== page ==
You can see what a mess this is going to be in America. By the end of the year, we’ll have a schism here, as well. It’s a shame, too, because as dysfunctional as we were, we could still commune in each other’s parishes. So much for unity. And they say we’re “too young and spiritually immature” to be a patriarchate. Really?

          The Church has become like jello without a mold; one big gooey mess.

          If Bartholomew doesn’t come to his senses and/or the bishops fail to act, they will all go down in history as the “gang that couldn’t shoot straight.”

          Not something I would like to have on my resume before Christ.

          • Most, I fear, will go down in history (as one faithful bishop who owned up to his own responsibilities recently wrote) as “shrewdly neutral… colorless, indifferent, listless, and complacent.”

            I have no desire whatsoever for schism, and it can be avoided. But it will not be avoided – indeed it will only deepen – if our hierarchs continue to refuse to acknowledge that schism has been thrust upon them and thus fail in their duty to call the perpetrators to repentance.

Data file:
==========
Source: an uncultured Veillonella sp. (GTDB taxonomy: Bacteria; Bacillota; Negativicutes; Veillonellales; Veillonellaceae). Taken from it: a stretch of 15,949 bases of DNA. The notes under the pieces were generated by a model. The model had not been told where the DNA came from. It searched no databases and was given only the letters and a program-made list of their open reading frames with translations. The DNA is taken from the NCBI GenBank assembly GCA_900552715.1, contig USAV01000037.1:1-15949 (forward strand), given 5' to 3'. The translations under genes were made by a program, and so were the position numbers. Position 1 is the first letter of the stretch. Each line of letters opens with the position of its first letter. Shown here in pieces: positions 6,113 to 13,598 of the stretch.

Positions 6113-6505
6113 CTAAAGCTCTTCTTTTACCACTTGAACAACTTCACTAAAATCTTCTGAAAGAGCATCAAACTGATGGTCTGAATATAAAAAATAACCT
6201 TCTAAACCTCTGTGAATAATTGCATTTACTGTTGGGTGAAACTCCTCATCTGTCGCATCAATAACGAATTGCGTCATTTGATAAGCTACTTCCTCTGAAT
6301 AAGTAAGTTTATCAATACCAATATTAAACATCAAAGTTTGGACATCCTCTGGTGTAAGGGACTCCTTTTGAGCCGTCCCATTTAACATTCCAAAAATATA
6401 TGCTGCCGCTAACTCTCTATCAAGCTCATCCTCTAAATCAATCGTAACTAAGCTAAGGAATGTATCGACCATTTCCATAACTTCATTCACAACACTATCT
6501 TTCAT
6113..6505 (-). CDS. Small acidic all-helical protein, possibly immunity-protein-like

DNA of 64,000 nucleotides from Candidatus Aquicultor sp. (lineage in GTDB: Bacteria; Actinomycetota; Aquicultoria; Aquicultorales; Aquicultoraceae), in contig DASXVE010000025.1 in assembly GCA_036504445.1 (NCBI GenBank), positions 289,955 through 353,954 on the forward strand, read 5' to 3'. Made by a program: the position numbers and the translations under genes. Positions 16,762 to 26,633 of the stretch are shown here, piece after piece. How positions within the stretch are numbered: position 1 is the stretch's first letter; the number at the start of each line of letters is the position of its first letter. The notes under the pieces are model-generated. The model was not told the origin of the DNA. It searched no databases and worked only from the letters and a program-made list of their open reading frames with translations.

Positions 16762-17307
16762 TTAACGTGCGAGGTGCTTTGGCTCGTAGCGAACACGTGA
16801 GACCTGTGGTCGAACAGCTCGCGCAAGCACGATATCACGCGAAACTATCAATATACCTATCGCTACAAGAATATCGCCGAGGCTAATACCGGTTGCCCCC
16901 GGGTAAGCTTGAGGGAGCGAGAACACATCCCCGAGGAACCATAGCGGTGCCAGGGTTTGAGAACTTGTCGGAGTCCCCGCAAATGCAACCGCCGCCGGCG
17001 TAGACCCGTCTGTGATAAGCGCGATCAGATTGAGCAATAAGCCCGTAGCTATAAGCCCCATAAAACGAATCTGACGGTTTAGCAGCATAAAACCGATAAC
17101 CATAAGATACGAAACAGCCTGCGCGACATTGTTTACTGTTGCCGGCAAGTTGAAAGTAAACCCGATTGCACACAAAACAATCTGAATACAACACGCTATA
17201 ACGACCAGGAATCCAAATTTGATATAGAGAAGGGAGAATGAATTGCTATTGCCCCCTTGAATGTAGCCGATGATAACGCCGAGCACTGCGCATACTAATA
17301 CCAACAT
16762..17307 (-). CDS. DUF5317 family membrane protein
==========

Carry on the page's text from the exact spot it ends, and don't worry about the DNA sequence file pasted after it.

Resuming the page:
Unity is a gift of the Holy Spirit that they (and all of us) are called to preserve. But for many “unity” (so-called) has become an idol to which every other gift is all-too-easily be sacrificed.

            Just as there is no truth without love, so there can be no love without truth. Few relish the prospect of conflict (least of all myself), but indifference in the face of extreme hubris, lawlessness, and manifest error is neither love nor the preservation of the gift of unity. It is comfortable listlessness, colorless neutrality, and complacency masquerading as the bond of peace.

          • Gail, you are so right. After Bartholomew goes to Ukraine—the hammer will fall, and fall it will. There will be a big mess for us here in North America from the fallout. We ALL need to be PREPARED.

            • Curious as to what ACROD will do. They are, after all, originally ethnically Rusyn but are under C’ple thanks to the late Met. Orestes’s “neither Rome nor Moscow” journey in the 1930s.

              They’re essentially from the same stock as the core of the OCA, only about 30-40 years later, after St Alexis (Toth) brought his groups of Rusyns back to Orthodoxy.